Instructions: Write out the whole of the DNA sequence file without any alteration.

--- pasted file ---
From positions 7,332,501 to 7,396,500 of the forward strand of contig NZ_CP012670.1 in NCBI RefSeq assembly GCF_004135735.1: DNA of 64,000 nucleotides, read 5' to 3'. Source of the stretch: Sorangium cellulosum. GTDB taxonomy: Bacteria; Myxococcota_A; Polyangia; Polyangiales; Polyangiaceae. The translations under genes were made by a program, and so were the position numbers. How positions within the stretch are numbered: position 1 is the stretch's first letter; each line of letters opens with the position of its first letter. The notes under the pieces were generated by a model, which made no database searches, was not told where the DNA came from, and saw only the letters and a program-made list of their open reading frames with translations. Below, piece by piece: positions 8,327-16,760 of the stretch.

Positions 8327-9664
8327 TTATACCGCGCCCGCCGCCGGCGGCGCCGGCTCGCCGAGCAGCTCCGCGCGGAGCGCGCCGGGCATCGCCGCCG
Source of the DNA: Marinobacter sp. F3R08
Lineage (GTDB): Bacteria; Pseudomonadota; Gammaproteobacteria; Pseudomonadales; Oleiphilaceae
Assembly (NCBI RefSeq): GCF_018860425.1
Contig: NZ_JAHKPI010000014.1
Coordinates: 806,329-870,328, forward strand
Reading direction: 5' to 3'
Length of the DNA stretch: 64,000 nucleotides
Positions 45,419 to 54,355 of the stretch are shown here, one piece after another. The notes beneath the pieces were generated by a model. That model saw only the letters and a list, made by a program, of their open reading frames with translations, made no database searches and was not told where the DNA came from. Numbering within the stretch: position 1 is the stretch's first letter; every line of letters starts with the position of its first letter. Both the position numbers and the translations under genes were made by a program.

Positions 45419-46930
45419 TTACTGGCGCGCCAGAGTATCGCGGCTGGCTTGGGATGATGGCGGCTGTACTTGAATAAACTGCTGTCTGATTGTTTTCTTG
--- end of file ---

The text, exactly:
From positions 7,332,501 to 7,396,500 of the forward strand of contig NZ_CP012670.1 in NCBI RefSeq assembly GCF_004135735.1: DNA of 64,000 nucleotides, read 5' to 3'. Source of the stretch: Sorangium cellulosum. GTDB taxonomy: Bacteria; Myxococcota_A; Polyangia; Polyangiales; Polyangiaceae. The translations under genes were made by a program, and so were the position numbers. How positions within the stretch are numbered: position 1 is the stretch's first letter; each line of letters opens with the position of its first letter. The notes under the pieces were generated by a model, which made no database searches, was not told where the DNA came from, and saw only the letters and a program-made list of their open reading frames with translations. Below, piece by piece: positions 8,327-16,760 of the stretch.

Positions 8327-9664
8327 TTATACCGCGCCCGCCGCCGGCGGCGCCGGCTCGCCGAGCAGCTCCGCGCGGAGCGCGCCGGGCATCGCCGCCG
Source of the DNA: Marinobacter sp. F3R08
Lineage (GTDB): Bacteria; Pseudomonadota; Gammaproteobacteria; Pseudomonadales; Oleiphilaceae
Assembly (NCBI RefSeq): GCF_018860425.1
Contig: NZ_JAHKPI010000014.1
Coordinates: 806,329-870,328, forward strand
Reading direction: 5' to 3'
Length of the DNA stretch: 64,000 nucleotides
Positions 45,419 to 54,355 of the stretch are shown here, one piece after another. The notes beneath the pieces were generated by a model. That model saw only the letters and a list, made by a program, of their open reading frames with translations, made no database searches and was not told where the DNA came from. Numbering within the stretch: position 1 is the stretch's first letter; every line of letters starts with the position of its first letter. Both the position numbers and the translations under genes were made by a program.

Positions 45419-46930
45419 TTACTGGCGCGCCAGAGTATCGCGGCTGGCTTGGGATGATGGCGGCTGTACTTGAATAAACTGCTGTCTGATTGTTTTCTTG